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J Neurosci. 2006 Oct 11;26(41):10524-35.

Neuronal responses to object images in the macaque inferotemporal cortex at different stimulus discrimination levels.

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Cognitive Brain Mapping Laboratory, RIKEN Brain Science Institute, Wako, Saitama 351-0198, Japan.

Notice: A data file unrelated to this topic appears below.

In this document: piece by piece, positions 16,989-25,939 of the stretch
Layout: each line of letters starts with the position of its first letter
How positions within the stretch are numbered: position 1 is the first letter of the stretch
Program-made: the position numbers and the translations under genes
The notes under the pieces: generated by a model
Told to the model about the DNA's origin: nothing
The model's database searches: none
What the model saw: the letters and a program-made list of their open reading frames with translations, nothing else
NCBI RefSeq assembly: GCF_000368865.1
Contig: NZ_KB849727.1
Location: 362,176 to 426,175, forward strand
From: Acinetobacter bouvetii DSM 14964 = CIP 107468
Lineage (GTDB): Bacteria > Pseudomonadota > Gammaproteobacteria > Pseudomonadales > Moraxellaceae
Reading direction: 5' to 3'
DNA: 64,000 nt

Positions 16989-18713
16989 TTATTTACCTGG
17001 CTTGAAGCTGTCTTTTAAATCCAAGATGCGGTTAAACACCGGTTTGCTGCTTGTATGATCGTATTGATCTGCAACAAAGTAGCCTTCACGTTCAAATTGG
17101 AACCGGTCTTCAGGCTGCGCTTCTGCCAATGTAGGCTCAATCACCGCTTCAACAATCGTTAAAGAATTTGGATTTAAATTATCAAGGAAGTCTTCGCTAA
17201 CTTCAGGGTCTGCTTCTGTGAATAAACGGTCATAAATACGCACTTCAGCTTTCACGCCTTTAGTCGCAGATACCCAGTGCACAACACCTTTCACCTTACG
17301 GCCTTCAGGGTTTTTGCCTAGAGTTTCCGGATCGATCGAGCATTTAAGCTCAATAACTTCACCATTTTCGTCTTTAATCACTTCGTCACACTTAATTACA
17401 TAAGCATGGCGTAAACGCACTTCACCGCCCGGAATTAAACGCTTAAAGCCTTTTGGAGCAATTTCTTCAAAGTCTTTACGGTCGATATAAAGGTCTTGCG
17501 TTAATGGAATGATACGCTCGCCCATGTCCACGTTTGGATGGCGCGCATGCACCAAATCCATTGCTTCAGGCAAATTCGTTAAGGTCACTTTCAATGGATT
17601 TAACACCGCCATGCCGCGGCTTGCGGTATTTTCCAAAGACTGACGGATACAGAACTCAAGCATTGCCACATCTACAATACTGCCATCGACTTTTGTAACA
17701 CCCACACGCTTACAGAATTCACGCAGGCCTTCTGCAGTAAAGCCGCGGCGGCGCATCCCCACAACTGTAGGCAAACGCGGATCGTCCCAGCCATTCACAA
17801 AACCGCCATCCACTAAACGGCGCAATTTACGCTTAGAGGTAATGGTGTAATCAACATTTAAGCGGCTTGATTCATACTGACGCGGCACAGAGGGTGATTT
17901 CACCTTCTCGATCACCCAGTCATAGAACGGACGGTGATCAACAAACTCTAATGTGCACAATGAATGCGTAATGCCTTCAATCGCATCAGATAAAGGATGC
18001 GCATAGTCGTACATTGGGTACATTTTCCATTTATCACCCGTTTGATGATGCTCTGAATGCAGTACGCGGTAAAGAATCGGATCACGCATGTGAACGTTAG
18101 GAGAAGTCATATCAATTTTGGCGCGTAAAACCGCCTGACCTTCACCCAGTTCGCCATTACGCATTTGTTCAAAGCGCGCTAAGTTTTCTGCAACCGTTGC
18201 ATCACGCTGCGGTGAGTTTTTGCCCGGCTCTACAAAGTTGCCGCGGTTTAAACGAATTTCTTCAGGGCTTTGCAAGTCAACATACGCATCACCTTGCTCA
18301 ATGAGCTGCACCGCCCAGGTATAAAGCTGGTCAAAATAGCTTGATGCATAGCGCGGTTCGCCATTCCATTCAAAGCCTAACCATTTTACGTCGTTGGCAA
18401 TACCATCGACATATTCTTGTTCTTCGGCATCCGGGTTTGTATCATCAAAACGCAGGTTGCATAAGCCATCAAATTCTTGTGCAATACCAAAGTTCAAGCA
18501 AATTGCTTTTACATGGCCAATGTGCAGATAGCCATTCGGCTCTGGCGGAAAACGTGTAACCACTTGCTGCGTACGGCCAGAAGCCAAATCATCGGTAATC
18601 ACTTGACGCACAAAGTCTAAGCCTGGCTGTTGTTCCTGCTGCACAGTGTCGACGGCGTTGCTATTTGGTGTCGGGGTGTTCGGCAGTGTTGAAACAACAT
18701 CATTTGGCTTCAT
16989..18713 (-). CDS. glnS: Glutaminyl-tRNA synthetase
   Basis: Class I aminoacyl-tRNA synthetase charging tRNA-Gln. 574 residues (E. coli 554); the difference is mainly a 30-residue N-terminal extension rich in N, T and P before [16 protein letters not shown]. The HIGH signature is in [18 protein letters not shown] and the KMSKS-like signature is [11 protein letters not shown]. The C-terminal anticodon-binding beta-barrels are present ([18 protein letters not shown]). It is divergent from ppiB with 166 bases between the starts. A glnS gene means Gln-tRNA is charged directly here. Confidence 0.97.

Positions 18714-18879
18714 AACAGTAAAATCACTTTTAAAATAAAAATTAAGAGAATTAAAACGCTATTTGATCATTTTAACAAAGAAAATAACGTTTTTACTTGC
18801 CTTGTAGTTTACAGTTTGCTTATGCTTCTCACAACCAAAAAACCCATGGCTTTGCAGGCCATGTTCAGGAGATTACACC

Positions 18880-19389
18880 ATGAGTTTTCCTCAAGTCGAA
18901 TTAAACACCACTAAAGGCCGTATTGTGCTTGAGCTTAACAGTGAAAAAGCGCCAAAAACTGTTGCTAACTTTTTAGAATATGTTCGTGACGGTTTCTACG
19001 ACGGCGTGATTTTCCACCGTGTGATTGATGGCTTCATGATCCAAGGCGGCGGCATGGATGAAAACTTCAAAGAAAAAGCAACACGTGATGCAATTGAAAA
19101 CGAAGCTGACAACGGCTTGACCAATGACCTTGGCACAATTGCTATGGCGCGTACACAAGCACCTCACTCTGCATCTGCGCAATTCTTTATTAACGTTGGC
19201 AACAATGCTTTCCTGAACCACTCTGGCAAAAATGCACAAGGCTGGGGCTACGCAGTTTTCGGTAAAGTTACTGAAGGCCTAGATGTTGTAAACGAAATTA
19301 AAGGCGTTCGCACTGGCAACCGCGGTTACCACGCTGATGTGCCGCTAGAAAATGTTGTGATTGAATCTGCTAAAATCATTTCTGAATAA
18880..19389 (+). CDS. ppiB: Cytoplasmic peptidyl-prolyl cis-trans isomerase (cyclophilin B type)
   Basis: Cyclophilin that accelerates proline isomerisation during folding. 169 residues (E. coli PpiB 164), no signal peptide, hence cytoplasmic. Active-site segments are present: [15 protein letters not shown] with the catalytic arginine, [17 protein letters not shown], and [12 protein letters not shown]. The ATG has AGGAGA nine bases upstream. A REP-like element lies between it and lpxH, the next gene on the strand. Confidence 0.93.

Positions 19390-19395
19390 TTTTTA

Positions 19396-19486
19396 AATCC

We can discriminate visual objects at multiple levels, from coarse categorization to individual identification. It is not known how the brain adapts to the varying levels of discrimination required in different behavioral contexts. In the present study, we investigated whether the stimulus selectivity of neuronal responses in the monkey inferotemporal cortex, which is the final unimodal stage in the ventral visual pathway, changes with the varying levels of discrimination required for different task conditions. Responses of each inferotemporal cell to the same set of nine object images were examined in two different task conditions. The task alternated between coarse and fine discriminations in the first experiment, and the rule alternated between categorization and individual object identification in the second experiment. Despite these changes in the task requirements and the resulting differences in the monkeys' behavior, we found that the responses of inferotemporal cells were largely unchanged in both experiments. Our results suggest that representation of object images in the inferotemporal cortex is stable and rather insensitive to these kinds of shifts in behavioral context. Neuronal adaptations to behavioral context may occur downstream of the inferotemporal cortex.

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